LOVELAND – Did you put less than 20% down on your home loan? Are you paying a monthly PMI premium? If so, now may be a good time to evaluate your market value and possibly eliminate your PMI payments.
What is PMI?
PMI is what lenders normally charge when you have a down payment less than 20% of the purchase price of your home. It normally stays in place until you pay your loan down to a certain amount (usually around 80% of the original purchase price).
Does your loan allow early PMI removal?
Check your loan documents for the PMI terms. Previously, almost all home loans automatically removed PMI when your loan balance dropped to a certain level, such as 78% or 80% of the original purchase price. Some quoted two different percentages, one where the PMI was automatically removed and a higher percentage where you could prompt removal.
Nowadays, there are some loans that include lifetime PMI. For example, newer FHA loans do not allow PMI removal at all. The only option is to refinance. Additionally, some loans require that you pay PMI for a certain number of months before you may qualify for PMI removal. If you do not have a copy of your loan document, contact your lender for this information.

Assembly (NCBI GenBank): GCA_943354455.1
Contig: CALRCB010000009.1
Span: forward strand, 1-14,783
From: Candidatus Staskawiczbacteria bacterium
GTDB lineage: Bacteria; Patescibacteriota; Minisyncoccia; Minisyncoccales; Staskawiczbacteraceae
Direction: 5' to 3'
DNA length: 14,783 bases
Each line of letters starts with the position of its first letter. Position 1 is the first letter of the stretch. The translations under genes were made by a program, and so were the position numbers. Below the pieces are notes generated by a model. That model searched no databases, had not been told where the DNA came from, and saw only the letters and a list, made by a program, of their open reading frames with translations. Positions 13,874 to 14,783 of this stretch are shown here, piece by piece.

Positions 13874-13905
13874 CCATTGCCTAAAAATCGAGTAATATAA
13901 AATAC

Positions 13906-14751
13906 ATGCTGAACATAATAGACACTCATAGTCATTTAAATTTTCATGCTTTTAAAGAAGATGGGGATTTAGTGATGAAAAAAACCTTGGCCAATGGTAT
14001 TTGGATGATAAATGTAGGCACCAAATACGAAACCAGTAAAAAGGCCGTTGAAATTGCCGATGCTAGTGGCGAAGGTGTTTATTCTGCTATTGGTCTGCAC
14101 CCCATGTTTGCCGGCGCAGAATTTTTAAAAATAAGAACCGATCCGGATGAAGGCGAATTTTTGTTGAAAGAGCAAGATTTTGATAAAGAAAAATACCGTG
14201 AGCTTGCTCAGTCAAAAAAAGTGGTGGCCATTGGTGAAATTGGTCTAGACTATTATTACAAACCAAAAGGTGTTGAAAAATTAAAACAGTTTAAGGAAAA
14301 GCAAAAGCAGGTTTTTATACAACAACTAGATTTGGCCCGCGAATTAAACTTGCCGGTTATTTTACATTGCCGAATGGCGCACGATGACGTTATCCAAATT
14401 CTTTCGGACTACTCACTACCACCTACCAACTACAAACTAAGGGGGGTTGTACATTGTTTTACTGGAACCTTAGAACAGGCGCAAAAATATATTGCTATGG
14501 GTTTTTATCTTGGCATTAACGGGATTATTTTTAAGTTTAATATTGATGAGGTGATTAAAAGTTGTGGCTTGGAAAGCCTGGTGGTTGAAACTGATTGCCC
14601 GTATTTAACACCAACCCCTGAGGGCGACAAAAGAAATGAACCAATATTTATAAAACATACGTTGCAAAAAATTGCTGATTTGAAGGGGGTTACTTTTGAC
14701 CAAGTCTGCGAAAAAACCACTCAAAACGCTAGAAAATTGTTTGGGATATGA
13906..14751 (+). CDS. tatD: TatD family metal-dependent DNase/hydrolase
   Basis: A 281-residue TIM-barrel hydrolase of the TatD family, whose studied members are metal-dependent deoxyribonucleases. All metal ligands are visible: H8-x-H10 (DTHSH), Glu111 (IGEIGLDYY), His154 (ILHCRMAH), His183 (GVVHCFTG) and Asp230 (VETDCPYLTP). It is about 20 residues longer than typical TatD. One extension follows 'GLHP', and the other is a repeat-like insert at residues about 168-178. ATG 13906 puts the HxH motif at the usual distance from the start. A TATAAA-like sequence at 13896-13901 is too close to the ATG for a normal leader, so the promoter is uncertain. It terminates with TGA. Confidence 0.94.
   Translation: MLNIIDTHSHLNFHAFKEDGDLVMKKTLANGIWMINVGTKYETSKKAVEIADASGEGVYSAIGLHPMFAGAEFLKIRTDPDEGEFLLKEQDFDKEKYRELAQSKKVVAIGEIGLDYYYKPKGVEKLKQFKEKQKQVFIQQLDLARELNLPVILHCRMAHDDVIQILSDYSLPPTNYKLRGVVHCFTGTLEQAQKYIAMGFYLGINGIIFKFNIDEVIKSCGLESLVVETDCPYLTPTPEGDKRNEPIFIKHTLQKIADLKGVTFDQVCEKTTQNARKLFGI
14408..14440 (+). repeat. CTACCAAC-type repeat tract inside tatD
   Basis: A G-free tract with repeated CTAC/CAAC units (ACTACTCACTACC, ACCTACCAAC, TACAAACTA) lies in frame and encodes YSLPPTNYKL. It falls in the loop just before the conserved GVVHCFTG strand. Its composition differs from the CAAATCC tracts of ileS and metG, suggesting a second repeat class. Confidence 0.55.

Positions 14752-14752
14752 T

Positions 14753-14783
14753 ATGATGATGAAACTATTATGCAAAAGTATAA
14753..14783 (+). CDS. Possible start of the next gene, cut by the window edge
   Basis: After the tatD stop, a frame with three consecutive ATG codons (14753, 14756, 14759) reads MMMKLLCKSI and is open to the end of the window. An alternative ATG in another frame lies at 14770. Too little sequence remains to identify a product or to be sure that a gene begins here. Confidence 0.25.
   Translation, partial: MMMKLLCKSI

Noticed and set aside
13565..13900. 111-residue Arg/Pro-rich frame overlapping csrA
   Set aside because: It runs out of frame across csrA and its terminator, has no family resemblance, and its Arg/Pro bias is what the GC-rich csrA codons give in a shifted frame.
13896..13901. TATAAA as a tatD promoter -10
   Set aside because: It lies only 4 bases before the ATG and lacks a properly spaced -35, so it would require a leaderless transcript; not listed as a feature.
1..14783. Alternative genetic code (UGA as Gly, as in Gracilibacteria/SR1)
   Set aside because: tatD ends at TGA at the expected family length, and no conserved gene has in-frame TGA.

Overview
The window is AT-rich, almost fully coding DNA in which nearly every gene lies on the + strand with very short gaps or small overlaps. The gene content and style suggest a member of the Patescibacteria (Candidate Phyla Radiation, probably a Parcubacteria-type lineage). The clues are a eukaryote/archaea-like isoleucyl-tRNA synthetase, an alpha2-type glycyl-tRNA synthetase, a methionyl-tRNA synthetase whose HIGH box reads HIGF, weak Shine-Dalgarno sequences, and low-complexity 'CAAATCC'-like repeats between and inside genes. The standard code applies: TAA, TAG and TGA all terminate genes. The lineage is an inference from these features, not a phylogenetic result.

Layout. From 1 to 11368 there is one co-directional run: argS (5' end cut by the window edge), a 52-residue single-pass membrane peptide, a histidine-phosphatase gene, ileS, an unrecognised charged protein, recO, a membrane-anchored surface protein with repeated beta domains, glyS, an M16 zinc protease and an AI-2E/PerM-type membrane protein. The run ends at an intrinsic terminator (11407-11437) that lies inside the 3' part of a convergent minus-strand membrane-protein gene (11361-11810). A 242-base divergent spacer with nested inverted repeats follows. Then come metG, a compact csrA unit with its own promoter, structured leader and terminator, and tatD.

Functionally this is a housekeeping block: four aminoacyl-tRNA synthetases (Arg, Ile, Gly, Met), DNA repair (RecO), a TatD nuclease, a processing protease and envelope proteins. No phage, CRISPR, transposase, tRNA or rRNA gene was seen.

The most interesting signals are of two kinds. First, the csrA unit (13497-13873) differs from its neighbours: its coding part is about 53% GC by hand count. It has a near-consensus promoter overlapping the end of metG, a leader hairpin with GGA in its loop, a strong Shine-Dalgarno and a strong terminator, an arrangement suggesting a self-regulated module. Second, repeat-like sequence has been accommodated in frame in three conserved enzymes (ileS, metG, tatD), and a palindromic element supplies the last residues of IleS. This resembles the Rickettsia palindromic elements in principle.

How much does your home need to increase in value?
If the value of your home has increased to the point where your loan balance is 80% of the market value, then it’s time to look into removing that monthly PMI charge. For example, if you purchased a $500,000 home and put 5% down, your initial loan amount was $475,000 (or 95% of the price). Let’s assume you’ve had your loan for 2 years and the balance is now $457,000 (91.4% of the original price). Normally, you wouldn’t be able to eliminate PMI yet. However, if market value has increased to $571,250, then your mortgage balance is 80% of the market value. Therefore, you may be able to eliminate PMI payments.
The PMI removal process
Your lender will require a formal appraisal, at your expense, to determine the current market value of your home. An independent appraiser will visit your home and then prepare a report that compares your home to similar and recently sold properties. The report will produce an exact dollar value, which will then be used by the lender to determine whether PMI may be removed.
Typically, this process does not require a refinance or change in other loan terms. Although there is a cost involved (usually $400-$600 for a single family), it is worthwhile if you can save several hundred dollars each month on that PMI charge.
The above is merely a general overview of this process. Please contact your lender for more detailed information.
Suzanne Plewes is a Broker Associate at RE/MAX Alliance in Loveland. If you have questions regarding real estate, please write to 750 W. Eisenhower Blvd., Loveland, CO 80537, call 970.290.0373 or e-mail email@example.com.
By Suzanne Plewes, RE/MAX Alliance